The Goi Peace Award selection committee has bestowed the 2009 Goi Peace Award on cell biologist Bruce H. Lipton, Ph.D. in recognition of his pioneering work in the field of New Biology.
The annual Goi Peace Award honors individuals and organizations in various fields that have made outstanding contributions toward the realization of a peaceful and harmonious world for all life on earth. Dr. Lipton received the award at a ceremony during the Goi Peace Foundation Forum 2009 held at Ginza Blossom Hall in Tokyo on November 8, 2009.
“Through his research and educational activities, Dr. Lipton has contributed to greater understanding of life and the true nature of humanity, empowering wide layers of the public to take control of their own lives and become responsible co-creators of a harmonious planetary future,” said Hiroo Saionji, president of the Goi Peace Foundation.
Dr. Lipton is an internationally recognized authority in bridging science and spirit. He has been a guest speaker on dozens of TV and radio shows, as well as keynote presenter for national and international conferences.
Dr. Lipton began his scientific career as a cell biologist. He received his Ph.D. degree from the University of Virginia at Charlottesville before joining the Department of Anatomy at the University of Wisconsin’s School of Medicine in 1973. Dr. Lipton’s research on muscular dystrophy, studies employing cloned human stem cells, focused upon the molecular mechanisms controlling cell behavior. An experimental tissue transplantation technique developed by Dr. Lipton and colleague Dr. Ed Schultz and published in the journal Science was subsequently employed as a novel form of human genetic engineering.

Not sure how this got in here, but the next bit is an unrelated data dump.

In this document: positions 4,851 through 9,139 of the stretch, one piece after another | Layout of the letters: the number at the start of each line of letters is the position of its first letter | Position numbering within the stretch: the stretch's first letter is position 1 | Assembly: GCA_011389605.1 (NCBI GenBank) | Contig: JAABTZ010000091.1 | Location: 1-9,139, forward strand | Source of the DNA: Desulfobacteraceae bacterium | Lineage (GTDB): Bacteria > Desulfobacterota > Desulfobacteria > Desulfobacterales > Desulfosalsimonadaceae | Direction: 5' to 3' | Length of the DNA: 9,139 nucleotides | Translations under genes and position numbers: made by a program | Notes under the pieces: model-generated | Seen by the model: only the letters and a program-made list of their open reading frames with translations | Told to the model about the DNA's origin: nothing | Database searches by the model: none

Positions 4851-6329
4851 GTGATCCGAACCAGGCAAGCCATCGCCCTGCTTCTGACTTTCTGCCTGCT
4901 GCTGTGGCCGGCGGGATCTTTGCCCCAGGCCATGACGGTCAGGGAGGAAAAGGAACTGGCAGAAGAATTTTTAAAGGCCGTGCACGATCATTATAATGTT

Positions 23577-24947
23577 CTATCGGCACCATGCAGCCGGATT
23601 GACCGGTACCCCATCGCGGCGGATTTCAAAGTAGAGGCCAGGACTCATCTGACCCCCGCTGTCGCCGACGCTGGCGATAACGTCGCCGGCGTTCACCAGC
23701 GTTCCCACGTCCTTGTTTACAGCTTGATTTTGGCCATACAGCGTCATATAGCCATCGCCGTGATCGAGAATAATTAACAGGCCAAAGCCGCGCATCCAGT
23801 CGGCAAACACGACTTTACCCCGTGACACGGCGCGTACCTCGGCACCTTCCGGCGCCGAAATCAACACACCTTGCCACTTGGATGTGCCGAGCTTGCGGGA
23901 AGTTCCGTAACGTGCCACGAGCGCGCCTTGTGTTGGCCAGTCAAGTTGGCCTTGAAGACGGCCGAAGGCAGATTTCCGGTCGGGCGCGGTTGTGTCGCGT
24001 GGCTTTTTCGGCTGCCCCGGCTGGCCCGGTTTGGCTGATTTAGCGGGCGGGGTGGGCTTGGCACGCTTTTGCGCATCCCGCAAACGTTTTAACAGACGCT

In 1982, Dr. Lipton began examining the principles of quantum physics and how they might be integrated into his understanding of the cell’s information processing systems. He produced breakthrough studies on the cell membrane, which revealed that this outer layer of the cell was an organic homologue of a computer chip, the cell’s equivalent of a brain. His research at Stanford University’s School of Medicine, between 1987 and 1992, revealed that the environment, operating though the membrane, controlled the behavior and physiology of the cell, turning genes on and off. His discoveries, which ran counter to the established scientific view that life is controlled by the genes, presaged one of today’s most important fields of study, the science of epigenetics. Two major scientific publications derived from these studies defined the molecular pathways connecting the mind and body. Many subsequent papers by other researchers have since validated his concepts and ideas.
The author of The Biology of Belief, Dr. Lipton is regarded as one of the leading voices of the new biology.
Commemorative Address by Bruce Lipton